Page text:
1990s

1996 - Harry Seidler 1923 - 2006

Meriton Tower, 551 George Street, Sydney

Designer: Harry Seidler & Associates
Copyright: Danielle Tinero/RIBA British Architectural Library Photographs Collection (2007)

Every list of award winners contains its surprises and Harry Seidler continues to surprise as it did at the time. Although the award to this arch-modernist on the other side of the world can be read as a riposte to the Prince of Wales for his intervention into a business of which he had only a partial understanding, it should rather be seen as representing the RIBA’s commitment to the ideals of modernism. Indeed the citation refers to him as an ‘old style modernist turned hard-nosed commercial sector architect' and overtly states that 'the award underlines the RIBA's support for the principles of modernism'.

 

But the jury, of Owen Luder (an old Brutalist if ever there was one), Michael Manser, Brian Jefferson, Colin Stansfield Smith, Norman Foster, Peter Palumbo and David Rock (four past or future RIBA Presidents, two Gold Medallists and a Mies groupie), also said in celebrating his achievements that he was 'a designer of great integrity who demonstrates complete mastery of his art ... the formal lines of his buildings express through their structural clarity and economy a clear conviction about, and understanding of, the appearance of modern materials.'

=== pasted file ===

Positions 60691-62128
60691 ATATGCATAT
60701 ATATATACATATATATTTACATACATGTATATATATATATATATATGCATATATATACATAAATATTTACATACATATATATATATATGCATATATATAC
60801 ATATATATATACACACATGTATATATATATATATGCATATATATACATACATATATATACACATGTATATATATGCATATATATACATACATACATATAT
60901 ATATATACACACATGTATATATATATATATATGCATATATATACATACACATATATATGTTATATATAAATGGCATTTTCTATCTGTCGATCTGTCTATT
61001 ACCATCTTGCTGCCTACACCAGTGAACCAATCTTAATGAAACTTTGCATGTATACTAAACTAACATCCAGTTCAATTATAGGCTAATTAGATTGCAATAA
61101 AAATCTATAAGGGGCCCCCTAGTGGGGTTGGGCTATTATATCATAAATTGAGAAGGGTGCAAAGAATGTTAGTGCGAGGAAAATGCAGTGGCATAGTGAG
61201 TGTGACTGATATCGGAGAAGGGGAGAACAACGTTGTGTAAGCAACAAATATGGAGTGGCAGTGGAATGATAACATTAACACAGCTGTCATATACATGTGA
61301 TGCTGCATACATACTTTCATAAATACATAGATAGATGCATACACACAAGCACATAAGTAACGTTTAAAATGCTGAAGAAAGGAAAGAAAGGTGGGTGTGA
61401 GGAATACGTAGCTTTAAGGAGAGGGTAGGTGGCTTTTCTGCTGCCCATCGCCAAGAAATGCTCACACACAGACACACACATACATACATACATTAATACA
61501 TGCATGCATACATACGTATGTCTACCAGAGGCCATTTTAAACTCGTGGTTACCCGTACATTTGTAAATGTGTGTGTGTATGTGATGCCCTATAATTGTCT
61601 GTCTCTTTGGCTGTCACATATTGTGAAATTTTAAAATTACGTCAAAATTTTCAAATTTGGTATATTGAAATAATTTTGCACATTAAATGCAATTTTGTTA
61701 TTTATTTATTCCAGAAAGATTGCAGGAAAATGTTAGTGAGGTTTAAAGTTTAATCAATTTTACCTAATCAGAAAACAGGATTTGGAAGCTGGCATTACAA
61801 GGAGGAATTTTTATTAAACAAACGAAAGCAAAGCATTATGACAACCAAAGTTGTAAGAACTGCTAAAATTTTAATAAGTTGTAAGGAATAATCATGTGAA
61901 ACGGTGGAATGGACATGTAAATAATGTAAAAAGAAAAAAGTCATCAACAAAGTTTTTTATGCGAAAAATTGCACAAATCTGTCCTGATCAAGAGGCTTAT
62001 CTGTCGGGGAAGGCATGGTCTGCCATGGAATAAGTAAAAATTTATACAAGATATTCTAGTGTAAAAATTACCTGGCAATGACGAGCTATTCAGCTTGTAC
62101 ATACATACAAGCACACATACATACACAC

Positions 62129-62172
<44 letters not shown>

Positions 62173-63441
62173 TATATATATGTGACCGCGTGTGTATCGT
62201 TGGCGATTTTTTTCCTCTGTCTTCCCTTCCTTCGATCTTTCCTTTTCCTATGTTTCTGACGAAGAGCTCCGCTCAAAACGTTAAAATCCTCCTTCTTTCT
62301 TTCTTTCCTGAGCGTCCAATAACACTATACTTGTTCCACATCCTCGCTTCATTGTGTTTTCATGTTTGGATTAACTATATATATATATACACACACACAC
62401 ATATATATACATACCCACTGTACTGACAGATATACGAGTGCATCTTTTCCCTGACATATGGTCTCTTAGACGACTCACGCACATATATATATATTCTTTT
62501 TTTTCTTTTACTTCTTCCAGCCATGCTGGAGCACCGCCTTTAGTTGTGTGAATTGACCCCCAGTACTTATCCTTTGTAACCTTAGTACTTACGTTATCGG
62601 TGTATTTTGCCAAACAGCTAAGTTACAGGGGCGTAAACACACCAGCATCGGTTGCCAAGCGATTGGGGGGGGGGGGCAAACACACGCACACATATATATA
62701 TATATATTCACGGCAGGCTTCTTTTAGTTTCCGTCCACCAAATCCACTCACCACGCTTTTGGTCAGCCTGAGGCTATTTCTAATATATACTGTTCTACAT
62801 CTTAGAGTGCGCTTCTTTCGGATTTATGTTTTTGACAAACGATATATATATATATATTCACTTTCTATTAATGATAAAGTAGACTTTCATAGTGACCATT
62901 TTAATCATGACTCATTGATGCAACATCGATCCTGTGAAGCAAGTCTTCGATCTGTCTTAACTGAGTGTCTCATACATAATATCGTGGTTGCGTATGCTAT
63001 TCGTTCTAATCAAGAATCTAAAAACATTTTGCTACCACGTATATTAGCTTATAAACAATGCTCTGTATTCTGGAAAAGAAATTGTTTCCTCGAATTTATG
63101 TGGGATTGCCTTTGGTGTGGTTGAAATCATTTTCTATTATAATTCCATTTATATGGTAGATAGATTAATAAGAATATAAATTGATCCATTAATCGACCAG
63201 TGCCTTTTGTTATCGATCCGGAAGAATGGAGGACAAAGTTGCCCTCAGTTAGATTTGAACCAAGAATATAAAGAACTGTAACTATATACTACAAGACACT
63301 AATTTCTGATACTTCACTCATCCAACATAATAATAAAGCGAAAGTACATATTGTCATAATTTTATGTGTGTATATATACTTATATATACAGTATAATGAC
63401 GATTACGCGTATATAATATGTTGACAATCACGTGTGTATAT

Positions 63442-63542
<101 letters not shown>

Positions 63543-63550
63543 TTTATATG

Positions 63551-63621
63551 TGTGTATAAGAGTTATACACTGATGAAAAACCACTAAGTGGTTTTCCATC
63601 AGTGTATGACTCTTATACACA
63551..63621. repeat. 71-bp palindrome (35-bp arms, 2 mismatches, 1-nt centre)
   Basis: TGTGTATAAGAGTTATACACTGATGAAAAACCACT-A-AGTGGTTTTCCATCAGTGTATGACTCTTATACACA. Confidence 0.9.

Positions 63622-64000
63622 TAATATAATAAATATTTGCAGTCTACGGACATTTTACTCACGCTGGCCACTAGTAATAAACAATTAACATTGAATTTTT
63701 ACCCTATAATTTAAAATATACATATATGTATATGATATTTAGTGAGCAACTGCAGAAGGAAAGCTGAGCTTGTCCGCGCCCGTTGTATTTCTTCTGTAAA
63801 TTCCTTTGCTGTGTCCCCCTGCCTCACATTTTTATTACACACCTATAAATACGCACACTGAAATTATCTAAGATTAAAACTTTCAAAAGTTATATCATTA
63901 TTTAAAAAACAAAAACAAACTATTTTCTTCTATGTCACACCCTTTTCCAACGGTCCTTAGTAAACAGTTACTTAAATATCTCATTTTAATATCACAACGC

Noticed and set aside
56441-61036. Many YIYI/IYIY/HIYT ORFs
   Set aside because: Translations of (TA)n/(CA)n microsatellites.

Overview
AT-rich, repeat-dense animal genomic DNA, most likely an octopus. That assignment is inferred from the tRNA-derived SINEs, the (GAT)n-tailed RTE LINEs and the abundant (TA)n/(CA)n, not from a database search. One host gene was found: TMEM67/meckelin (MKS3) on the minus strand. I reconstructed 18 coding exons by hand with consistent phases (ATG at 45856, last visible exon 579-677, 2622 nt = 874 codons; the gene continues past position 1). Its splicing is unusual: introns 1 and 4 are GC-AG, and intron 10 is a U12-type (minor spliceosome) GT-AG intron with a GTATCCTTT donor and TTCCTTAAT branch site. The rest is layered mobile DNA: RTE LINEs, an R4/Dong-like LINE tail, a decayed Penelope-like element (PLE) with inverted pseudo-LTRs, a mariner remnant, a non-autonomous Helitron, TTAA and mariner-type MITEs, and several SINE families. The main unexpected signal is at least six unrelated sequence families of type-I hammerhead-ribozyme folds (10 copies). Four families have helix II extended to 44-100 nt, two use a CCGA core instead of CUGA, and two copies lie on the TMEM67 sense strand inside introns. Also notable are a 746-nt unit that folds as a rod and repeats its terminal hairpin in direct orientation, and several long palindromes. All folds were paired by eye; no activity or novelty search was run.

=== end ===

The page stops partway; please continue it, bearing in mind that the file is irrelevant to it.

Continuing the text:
Born in Vienna and an escapee from the Nazis in 1938 via the UK and Canada, he went to the US in 1946 to study at Harvard under Walter Gropius. Afterwards he worked with Marcel Breuers and then with Oscar Niemeyer in Rio.

 

Rose Seidler House, 71 Clissold Road, Wahroonga

Designer: Seidler, Harry (1923-2006)
Copyright: Danielle Tinero/RIBA British Architectural Library Photographs Collection (2007)

With these impeccable modernist credentials in his portfolio, he moved to Sydney in 1949 and began an independent career with commissions for one-off houses before graduating to the tower bocks for which he is best known. The most significant of these are the MLC Centre in Sydney and Blues Point Tower, an 83 metre high apartment block, controversial for its proximity to the Sydney Harbour Bridge.